A person holds a grouper in Tainan in an undated photograph.
Photo courtesy of the Tainan City Government via CNA
By Yang Yuan-ting and Jonathan Chin / Staff reporter, with staff writer
Taiwan might file a complaint with the WTO against a Chinese ban on grouper imports, the Council of Agriculture （COA） said yesterday, after China claimed that it had detected the banned chemicals malachite green and crystal violet in fish imported from Taiwan.
The ban, announced on Friday and starts tomorrow, is the latest in a series of restrictions China imposed on Taiwanese farm products, including pineapples, custard apples and java apples.
Taiwan had called the bans unfair and politically motivated.
Malachite green and crystal violet are organic dyes used to exterminate parasites and treat viral infections on fish farms. Taiwan has banned their use in the fishing industry.
COA Minister Chen Chi-chung （陳吉仲） told a news conference that the substances China claims to have found have not been detected for five years in Taiwan.
The new ban followed China’s unfounded allegations of impurities in fish imports from two aquafarms in Pingtung County late last year, said Chen, who was speaking via teleconference, as he was isolating after testing positive for COVID-19.
However, none of the claimed impurities were found at the aquafarms, he added.
Should China continue to ignore scientific evidence gathered by Taiwan, the COA might challenge Beijing at the WTO’s Sanitary and Phytosanitary Measures Committee, he said.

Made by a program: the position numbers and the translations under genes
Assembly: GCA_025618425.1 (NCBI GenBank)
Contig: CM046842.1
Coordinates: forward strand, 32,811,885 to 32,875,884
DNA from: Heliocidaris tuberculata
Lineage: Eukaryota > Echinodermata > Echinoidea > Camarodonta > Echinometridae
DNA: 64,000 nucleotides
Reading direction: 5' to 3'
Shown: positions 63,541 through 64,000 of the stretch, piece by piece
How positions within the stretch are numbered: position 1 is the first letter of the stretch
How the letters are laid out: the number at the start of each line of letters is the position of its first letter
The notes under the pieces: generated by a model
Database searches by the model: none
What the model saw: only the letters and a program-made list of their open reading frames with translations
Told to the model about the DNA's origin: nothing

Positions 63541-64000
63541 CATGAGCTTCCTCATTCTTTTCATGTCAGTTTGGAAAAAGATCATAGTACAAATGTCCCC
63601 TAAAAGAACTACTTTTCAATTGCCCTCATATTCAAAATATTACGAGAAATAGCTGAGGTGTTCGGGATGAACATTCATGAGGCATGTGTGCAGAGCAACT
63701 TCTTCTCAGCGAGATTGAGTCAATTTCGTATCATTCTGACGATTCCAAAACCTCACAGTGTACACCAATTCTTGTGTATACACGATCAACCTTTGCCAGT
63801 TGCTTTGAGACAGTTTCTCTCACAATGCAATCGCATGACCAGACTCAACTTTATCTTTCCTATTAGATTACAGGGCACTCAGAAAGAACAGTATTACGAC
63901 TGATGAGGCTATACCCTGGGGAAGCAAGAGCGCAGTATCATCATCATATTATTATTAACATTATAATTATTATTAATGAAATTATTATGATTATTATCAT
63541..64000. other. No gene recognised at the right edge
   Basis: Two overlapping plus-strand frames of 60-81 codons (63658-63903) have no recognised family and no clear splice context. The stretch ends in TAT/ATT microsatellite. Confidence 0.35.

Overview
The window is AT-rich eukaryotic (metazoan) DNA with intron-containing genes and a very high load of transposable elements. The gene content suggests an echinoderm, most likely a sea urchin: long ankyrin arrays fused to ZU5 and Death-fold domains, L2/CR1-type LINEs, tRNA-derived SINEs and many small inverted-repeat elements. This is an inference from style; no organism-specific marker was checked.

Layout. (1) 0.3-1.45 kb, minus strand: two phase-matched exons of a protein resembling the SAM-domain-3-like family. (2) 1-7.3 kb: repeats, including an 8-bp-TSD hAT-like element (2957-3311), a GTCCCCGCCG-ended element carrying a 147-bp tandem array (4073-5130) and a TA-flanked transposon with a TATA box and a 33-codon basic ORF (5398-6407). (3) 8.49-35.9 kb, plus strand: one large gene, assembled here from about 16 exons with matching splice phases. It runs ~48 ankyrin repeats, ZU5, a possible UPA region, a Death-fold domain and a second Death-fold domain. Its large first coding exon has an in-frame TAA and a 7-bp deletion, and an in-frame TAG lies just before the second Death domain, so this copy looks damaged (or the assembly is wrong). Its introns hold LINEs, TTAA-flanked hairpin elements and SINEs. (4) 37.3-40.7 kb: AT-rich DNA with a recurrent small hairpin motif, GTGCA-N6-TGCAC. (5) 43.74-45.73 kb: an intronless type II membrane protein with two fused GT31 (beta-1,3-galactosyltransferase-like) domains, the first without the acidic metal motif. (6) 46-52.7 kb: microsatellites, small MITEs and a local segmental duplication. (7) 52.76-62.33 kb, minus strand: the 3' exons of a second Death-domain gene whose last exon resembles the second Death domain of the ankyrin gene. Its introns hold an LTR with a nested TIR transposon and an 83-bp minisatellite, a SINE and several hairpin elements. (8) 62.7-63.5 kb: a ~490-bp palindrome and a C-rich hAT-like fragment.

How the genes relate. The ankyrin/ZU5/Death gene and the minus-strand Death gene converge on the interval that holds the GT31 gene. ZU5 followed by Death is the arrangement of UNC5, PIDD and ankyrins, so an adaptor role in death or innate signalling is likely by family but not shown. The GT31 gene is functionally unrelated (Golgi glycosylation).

Grouper exports have declined during the COVID-19 pandemic, and the COA has been seeking to increase the share of domestically farmed groupers on the Taiwanese market from 30 percent to 60 percent, he said.
Beijing’s ban is at odds with the internationally accepted practice to return or destroy tainted agricultural products in such situations, Bureau of Animal and Plant Health Inspection and Quarantine Director-General Tu Wen-jane （杜文珍） said.
When Taiwanese authorities found sharpbelly originating in China to contain malachite green, no import ban was implemented, COA officials said.
The COA would first appeal the grouper ban directly, even though China has not responded to scientific data Taiwan gathered in response to last year’s bans, they said.
The Mainland Affairs Council expressed regret and dissatisfaction at the grouper ban, calling it harmful to the legitimate interests of Taiwanese aquafarmers.
“We call on China to rescind this ban to facilitate the resumption of normal dialogue and trade across the Taiwan Strait,” it said. “Allowing a technicality to affect cross-strait ties serves only to inflame Taiwanese anger at Beijing’s bullying.”
Commenting on condition of anonymity, a fish farm operator said that the import ban, although unwelcome, did not come as a surprise.
After last year’s fruit bans, “grouper farmers have expected that sooner or later, China would pull something like this… We will deal with it head-on,” they said.
Additional reporting by Chung Li-hua